“61. I turn to consider LBL’s application to invoke the inherent jurisdiction. As I have indicated, by the conclusion of the proceedings LBL seemed to suggest that their concerns could be met by appropriate recitals. But it is necessary that I deal, at least in brief, with the application that they within the inherent jurisdiction of the court.
62. I do not doubt the availability of the inherent jurisdiction to supplement the protection afforded by the Mental Capacity Act 2005 for those who, whilst “capacitous” for the purposes of the Act, are “incapacitated” by external forces –whatever they may be-outside their control from reaching a decision. (See SA (A Vulnerable Adult) [2005] EWHC 2942, at para 79; A Local Authority v Mrs A [2010] EWHC 1549, at para 79). However, I reject what appears to have been the initial contention of this local authority that the inherent jurisdiction of the court may be used in the case of a capacitous adult to impose a decision upon him/her whether as to welfare or finance. I adopt the arguments made on behalf of RYJ and VJ that the relevant case law establishes the ability of the court, via its inherent jurisdiction, to facilitate the process of unencumbered decision-making by those who they have determined have capacity free of external pressure or physical restraint in making those decisions.
63. RYJ’s vulnerability is assessed by Mr. Sinclair as that which is associated with her age and limited intellectual functioning. I am not satisfied that it has been established before me that she is unable to recognise and withstand external pressure to appropriate degree nor that she is or is likely to be subject to physical constraint or behaviour that will impact upon her free will and ability and capacity to reach decisions concerning residence, care and contact. All the evidence in the papers before me suggests that even during her minority she was able to withstand the external desires of others by her physical resistance to the same; that she has been able to withstand decisions enforced upon her and that she has been able to verbalise her wishes. The difficulty, as I apprehend it to be, arising from the approach of others to the expression of those wishes.
64. If I were to have found that her vulnerability was exceptional/greater by reason of her limited intellectual functioning and age, these factors would need to have been considered in reaching my decision concerning capacity. If she is unable to withstand external pressure of “normal/everyday” degree, whether emotional or physical, it seems to me that it would necessarily inform the answer to the question posed at section 3(1)(c) of the Act.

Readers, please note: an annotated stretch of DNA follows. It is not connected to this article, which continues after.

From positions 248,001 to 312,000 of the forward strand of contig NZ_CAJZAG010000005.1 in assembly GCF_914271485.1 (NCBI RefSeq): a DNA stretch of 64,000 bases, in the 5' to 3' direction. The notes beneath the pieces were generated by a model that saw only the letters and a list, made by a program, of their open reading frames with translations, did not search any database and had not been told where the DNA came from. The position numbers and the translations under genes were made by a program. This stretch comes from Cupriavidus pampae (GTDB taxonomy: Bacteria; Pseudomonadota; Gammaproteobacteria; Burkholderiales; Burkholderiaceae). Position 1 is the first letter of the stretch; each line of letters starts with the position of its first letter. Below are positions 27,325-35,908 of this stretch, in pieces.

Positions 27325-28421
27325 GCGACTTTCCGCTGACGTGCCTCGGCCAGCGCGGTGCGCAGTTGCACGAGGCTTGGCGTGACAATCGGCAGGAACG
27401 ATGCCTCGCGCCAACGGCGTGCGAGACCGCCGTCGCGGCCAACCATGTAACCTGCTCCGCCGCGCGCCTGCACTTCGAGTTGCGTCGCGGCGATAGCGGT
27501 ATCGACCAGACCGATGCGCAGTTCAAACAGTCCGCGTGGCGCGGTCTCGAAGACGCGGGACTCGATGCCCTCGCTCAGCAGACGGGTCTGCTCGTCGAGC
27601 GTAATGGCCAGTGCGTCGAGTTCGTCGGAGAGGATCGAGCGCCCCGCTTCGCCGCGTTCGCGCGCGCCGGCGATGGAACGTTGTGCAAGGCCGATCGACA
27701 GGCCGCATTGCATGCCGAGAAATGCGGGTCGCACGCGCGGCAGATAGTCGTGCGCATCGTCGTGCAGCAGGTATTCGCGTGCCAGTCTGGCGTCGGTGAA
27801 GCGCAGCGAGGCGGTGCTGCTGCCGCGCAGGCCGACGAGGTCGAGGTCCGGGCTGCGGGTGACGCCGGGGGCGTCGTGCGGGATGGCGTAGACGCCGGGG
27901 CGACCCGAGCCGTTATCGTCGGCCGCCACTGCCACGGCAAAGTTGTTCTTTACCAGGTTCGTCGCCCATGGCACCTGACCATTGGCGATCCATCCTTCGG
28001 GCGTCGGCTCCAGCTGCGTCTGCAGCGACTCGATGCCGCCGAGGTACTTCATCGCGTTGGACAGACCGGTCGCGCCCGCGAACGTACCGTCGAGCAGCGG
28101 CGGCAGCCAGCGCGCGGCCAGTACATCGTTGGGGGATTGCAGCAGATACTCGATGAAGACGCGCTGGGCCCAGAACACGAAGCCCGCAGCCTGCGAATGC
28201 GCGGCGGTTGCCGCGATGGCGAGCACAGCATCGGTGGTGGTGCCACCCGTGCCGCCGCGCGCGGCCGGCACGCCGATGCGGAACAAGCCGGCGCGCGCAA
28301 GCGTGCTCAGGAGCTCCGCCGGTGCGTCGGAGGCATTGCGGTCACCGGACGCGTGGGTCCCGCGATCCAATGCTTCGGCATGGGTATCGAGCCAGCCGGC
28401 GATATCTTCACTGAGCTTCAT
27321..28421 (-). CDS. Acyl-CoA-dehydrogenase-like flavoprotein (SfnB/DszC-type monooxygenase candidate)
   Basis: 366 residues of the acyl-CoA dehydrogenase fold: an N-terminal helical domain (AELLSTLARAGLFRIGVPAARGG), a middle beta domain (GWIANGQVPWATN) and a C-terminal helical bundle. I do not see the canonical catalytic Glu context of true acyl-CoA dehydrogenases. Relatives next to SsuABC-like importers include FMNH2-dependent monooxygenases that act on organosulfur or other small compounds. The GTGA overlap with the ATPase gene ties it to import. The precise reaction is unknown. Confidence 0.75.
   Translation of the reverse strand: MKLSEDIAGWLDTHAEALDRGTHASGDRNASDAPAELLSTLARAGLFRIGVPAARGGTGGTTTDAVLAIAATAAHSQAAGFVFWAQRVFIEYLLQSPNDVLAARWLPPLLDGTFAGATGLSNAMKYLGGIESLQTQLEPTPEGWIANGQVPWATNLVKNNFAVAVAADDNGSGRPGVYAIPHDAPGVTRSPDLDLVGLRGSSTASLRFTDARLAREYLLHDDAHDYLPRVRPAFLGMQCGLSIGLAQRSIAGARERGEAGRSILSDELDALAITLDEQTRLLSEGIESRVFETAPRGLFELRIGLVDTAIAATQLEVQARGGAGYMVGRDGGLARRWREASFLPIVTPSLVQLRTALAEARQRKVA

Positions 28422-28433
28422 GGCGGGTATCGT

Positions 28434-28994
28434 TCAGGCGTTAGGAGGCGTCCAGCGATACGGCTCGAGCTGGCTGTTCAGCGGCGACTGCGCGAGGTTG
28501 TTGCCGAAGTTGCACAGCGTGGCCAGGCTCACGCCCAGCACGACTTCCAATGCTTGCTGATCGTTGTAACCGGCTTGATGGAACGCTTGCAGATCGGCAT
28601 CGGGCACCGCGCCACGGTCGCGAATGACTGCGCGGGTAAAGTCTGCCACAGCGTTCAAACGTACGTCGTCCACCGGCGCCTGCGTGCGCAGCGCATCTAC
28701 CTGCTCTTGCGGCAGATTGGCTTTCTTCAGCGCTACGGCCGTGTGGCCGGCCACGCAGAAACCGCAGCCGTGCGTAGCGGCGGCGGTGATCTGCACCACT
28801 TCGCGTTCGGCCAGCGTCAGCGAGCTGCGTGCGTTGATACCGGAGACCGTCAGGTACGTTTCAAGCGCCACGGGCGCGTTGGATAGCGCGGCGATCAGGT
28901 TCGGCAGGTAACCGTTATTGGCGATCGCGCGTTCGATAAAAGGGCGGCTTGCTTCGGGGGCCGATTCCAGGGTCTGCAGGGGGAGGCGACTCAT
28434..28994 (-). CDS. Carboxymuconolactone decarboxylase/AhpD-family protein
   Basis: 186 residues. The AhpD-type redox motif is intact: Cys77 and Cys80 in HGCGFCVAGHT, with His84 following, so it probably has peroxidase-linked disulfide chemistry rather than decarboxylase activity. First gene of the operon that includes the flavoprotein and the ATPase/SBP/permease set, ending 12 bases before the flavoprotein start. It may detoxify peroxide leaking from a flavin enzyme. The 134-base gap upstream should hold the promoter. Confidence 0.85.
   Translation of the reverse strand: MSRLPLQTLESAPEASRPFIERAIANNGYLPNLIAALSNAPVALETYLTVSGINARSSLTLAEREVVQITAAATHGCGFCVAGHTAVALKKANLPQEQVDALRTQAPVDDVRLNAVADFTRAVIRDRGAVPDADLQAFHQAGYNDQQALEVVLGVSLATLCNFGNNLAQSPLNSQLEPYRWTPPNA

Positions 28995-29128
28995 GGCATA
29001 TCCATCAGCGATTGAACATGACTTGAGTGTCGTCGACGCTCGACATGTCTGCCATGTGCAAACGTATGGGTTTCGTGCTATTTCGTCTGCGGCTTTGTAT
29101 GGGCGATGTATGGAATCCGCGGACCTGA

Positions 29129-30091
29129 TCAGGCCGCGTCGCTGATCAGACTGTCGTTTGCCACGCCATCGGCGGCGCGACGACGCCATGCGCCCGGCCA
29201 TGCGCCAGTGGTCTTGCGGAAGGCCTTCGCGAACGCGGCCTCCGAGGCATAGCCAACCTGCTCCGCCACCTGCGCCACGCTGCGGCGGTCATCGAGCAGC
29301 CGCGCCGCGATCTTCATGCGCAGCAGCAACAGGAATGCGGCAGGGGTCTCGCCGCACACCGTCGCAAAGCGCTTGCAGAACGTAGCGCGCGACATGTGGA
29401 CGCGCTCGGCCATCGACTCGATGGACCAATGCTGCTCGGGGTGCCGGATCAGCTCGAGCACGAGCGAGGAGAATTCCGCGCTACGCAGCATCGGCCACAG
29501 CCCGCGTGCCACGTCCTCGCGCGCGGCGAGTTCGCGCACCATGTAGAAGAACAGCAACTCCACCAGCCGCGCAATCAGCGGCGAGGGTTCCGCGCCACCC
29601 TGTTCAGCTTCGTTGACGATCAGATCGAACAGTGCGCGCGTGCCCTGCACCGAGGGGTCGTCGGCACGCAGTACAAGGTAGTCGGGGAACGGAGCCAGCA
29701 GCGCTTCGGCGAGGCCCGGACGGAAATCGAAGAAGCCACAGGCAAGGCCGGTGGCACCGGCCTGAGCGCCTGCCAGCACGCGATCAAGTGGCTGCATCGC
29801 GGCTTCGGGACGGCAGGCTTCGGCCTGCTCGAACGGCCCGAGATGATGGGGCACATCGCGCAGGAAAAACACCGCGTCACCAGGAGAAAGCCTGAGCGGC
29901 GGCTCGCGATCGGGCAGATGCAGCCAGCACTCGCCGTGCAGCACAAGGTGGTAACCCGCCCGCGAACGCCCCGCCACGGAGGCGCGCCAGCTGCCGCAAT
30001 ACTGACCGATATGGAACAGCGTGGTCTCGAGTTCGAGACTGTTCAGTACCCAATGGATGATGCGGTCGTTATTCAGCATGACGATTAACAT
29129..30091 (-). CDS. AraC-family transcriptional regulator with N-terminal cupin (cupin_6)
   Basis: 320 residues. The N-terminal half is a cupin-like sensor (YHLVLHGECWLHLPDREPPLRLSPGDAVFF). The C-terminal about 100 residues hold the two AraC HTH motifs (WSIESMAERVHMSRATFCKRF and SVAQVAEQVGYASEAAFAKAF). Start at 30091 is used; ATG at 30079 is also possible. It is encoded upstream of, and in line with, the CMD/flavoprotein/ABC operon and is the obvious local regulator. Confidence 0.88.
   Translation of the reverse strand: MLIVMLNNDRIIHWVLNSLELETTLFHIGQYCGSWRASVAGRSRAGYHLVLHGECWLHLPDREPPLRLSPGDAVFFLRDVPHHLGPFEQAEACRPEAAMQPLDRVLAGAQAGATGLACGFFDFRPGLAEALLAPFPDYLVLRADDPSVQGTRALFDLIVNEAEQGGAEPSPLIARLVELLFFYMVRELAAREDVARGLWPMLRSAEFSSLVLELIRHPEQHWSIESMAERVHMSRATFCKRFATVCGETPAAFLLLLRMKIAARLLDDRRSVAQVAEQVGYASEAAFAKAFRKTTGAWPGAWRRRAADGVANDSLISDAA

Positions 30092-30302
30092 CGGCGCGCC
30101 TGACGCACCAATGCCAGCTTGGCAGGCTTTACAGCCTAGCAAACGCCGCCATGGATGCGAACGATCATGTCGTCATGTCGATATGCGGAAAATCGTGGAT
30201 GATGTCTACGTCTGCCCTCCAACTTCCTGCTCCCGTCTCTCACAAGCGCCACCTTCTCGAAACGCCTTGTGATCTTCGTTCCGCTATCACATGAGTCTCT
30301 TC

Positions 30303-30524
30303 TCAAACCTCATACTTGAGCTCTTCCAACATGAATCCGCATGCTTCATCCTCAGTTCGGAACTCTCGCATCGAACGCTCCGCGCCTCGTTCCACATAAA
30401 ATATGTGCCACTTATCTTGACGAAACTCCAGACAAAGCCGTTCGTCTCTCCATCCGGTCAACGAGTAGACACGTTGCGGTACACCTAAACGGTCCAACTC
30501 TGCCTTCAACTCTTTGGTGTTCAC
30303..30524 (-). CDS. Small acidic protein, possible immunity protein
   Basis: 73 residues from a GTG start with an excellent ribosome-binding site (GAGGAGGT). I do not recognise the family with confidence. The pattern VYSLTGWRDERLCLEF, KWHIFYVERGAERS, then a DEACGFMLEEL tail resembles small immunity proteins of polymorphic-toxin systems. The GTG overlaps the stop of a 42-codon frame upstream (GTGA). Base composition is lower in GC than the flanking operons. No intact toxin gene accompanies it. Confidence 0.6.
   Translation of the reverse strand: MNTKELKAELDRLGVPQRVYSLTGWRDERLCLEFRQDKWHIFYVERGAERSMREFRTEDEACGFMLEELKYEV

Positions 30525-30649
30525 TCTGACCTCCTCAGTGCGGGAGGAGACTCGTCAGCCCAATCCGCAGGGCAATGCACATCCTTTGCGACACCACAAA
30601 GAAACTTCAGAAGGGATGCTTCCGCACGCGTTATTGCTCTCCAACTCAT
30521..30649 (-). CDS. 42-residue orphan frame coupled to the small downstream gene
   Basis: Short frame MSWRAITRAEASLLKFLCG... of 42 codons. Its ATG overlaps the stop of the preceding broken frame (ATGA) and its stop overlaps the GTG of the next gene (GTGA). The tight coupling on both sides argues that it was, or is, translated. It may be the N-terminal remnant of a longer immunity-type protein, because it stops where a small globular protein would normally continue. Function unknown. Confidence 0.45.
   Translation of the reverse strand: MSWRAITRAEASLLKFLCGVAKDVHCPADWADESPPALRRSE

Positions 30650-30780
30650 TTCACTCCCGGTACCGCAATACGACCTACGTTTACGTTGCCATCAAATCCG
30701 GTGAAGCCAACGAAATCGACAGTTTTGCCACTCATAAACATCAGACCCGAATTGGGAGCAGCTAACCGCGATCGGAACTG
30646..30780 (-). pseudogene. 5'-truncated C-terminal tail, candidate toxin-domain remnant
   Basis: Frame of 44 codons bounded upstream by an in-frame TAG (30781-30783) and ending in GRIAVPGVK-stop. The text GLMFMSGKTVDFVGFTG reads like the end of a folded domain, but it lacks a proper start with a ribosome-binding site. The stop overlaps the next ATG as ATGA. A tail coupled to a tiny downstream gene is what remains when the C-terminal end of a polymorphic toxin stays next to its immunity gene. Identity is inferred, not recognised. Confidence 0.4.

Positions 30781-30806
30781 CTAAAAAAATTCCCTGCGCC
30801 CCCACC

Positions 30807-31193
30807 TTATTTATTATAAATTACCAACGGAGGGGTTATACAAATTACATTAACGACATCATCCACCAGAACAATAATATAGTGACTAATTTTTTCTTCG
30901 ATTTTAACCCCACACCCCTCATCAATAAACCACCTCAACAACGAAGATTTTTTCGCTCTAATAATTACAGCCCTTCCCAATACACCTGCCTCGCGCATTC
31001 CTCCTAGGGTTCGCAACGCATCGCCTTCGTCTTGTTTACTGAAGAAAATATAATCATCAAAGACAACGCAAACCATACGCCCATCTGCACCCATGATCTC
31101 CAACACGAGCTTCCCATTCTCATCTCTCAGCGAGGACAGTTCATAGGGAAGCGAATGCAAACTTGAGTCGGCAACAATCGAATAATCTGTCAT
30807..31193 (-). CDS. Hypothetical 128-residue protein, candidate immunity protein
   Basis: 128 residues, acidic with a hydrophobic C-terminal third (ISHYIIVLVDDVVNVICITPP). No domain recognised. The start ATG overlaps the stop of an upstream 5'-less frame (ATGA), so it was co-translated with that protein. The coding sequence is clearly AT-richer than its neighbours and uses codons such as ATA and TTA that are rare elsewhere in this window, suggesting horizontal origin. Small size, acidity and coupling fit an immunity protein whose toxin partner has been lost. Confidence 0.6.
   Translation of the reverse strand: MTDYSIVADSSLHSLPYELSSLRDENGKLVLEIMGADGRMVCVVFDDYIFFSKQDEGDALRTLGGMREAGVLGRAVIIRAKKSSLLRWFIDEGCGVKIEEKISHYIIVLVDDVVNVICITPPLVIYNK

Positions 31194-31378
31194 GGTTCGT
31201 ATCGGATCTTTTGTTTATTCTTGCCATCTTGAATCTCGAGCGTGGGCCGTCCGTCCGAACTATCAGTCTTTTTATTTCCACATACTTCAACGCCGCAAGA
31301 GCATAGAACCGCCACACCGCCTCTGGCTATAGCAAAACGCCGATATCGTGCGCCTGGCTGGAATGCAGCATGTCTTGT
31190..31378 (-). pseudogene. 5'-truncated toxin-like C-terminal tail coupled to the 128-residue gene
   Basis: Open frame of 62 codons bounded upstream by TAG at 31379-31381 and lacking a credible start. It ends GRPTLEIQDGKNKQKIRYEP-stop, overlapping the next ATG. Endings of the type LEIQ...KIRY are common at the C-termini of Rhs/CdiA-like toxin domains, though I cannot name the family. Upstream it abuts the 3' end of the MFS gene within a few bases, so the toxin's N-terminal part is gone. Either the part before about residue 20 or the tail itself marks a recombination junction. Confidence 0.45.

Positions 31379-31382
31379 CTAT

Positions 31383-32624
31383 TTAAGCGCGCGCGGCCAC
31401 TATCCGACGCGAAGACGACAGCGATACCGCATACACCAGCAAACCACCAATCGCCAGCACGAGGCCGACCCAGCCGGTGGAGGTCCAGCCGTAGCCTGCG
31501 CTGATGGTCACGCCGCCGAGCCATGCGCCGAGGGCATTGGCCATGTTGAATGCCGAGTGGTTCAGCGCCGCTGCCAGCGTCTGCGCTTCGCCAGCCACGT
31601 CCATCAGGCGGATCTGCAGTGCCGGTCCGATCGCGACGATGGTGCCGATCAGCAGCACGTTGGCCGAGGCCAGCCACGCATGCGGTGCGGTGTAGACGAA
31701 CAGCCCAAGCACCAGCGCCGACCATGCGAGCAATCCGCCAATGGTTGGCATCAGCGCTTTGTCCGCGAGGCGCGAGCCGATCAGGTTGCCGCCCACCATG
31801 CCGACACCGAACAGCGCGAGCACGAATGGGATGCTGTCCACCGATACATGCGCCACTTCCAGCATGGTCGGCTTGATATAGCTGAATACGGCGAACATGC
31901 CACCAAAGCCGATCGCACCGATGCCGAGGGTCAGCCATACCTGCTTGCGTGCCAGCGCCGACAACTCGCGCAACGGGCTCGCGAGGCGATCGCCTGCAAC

65. In that I have not found that she is so exceptionally vulnerable for the purpose of my consideration under the Mental Capacity Act 2005, it seems to me that there is little that LBL can rely upon in hoping to invoke the inherent jurisdiction of the court. What is necessary in this case, quite clearly, is that the established network already available to RYJ is consolidated with co-operation of LBL, VJ and other family members.”

Comment: Macur J’s comments at paragraph 64 of her judgment are of particular significance, and no little difficulty. In the authors’ view, they come close to denying any real space for the inherent jurisdiction at all, because they imply that the factors that would point towards a person falling within the inherent jurisdiction are, on a proper analysis, factors that fall for consideration in answering the question as to whether they lack the relevant capacity for purposes.

Macur J’s comments also make it clear that – at least from her perspective – the inherent jurisdiction of the Court is considerably more limited than some have advocated and that it can only properly be exercised so as to secure unencumbered decision-making (rather than, for instance, allowing decisions to be taken on behalf of the vulnerable adult). As noted above, however, Macur J’s judgment was not before the President in the A v DL, RL and ML case, and it is perhaps not immediately obvious how to square her restrictive view of the inherent jurisdiction with the rather more expansive view taken by the President.

CategoryMental capacity - Assessing capacity, Deputies - Financial and property affairs, COP jurisdiction and powers - Interface with inherent jurisdiction Date